Pa. Rep. Brian Fitzpatrick votes with House Dems to protect union pensions
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Former Special Counsel Robert Mueller may have been the star attraction on Capitol Hill, but the majority-Democrat U.S. House was still at work Wednesday, as it passed a bill that would protect the pensions of millions of union workers nationwide — including tens of thousands in Pennsylvania.
And Democrats did it — once again — with the support of U.S. Rep. Brian Fitzpatrick, R-1st District, who was one of several House Republicans to break ranks with the GOP. The House voted 264-169 to approve the “Butch Lewis Act,” which is named for a former Ohio Teamster.
After working hard and following the rules, retirees in #PGH shouldn’t be facing serious cuts in their pensions or scrambling to make ends meet. Today, the House is voting on H.R. 397, the #ButchLewis Act to help keep their pensions solvent. I’m a cosponsor, and I’m voting YES. pic.twitter.com/WrvoTZEFeG
— Mike Doyle (@USRepMikeDoyle) July 24, 2019
In its current form, the legislation would prop up some 300 multi-employer pension plans across the country. The bill creates a new agency within the U.S. Treasury Department that would administer loans to cash-strapped pension plans using money from the sale of long-term bonds, according to the office of Rep. Dwight Evans, D-3rd District.
The bonds “would allow multiemployer pension plans to remain solvent, grow their assets, and pay promised benefits,” Evans’ office said, adding that proceeds from the loans would “have to be invested in low-risk investments, like an annuity or a fixed income investment. Additional assistance would be available to those plans that need it.”
The House is poised to pass the #ButchLewisAct today- it would protect the pensions of 1.3 million workers and retirees, including thousands of current and retired Acme workers in the #Philadelphia region: https://t.co/iMQ35RLhw5 pic.twitter.com/KjgK9owdUO
— Dwight Evans (@RepDwightEvans) July 24, 2019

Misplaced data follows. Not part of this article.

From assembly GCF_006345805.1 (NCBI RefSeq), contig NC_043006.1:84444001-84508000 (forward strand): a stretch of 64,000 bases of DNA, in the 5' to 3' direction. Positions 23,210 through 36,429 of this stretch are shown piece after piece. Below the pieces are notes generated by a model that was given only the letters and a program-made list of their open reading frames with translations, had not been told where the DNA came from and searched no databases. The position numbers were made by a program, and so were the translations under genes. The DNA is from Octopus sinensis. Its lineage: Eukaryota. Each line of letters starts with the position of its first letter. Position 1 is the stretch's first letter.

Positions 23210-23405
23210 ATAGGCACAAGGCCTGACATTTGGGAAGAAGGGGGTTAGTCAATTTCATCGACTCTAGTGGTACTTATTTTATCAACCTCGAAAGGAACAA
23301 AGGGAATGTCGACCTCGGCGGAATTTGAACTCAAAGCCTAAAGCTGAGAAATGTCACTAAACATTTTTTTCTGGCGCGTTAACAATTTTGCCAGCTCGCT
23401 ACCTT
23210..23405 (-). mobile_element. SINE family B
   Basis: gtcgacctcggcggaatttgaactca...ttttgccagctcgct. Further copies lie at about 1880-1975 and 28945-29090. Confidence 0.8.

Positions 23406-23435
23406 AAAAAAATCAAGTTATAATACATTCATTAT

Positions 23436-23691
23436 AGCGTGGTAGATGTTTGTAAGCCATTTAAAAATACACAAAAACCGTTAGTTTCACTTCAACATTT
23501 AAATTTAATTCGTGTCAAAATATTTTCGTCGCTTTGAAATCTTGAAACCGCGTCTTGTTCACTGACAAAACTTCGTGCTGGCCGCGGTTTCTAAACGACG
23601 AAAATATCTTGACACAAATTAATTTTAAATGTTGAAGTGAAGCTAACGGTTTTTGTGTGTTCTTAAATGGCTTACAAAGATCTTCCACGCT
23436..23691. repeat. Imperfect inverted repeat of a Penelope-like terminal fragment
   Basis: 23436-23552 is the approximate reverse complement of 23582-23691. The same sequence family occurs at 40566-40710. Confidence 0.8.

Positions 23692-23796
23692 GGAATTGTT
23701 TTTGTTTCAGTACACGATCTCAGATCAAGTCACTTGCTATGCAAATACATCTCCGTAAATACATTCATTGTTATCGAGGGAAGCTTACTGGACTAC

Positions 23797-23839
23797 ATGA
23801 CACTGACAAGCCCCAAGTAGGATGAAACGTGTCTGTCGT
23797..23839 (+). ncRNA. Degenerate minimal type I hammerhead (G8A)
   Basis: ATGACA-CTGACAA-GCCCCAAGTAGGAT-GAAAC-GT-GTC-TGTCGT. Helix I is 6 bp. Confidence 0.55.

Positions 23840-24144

As the Capital-Star’s sister site the Michigan Advance previously reported, some pension funds are already insolvent and receiving assistance from the Pension Benefit Guaranty Corporation.
The Pension Benefit Guaranty Corporation’s multi-employer pension program is on track to run out of money by fiscal year 2025 and currently has a deficit of $54 billion, the Advance reported.
The nonpartisan Congressional Budget Office found that the bill would cost $64 million over 10 years, far less than the more than $600 million the conservative Heritage Foundation warned of last year.
The bill cleared the powerful House Ways and Means Committee, of which Evans is a member, earlier this month. It’s taken fire from conservatives, who have called the legislation “fatally flawed” and a bailout for big labor.
In a statement released after the committee’s vote, Evans said that “several thousand current and retired Acme employees in the Philadelphia region are worried that their pension plans may dry up in eight years, if not sooner,” because of “damage inflicted by the 2008 recession” and “other factors beyond workers’ control.”
The bill “would not be a bailout,” Evans added in his statement. “These plans would be required by law to pay back the loans — the federal government would simply backstop the risk, and workers wouldn’t have to go without their pensions while pension administrators struggle to shore up their long-term financial security.”
In floor remarks, U.S. Rep. Susan Wild, D-7th District, said “the crisis facing multiemployer pensions isn’t some far-away event. And it’s not about politics or ideology. It’s about people’s lives and whether or not they can retire in dignity after a lifetime of hard work. American people.”
Like much of the legislation passed by the Democratic-controlled U.S. House, the bill faces an uphill battle in the GOP-led U.S. Senate.
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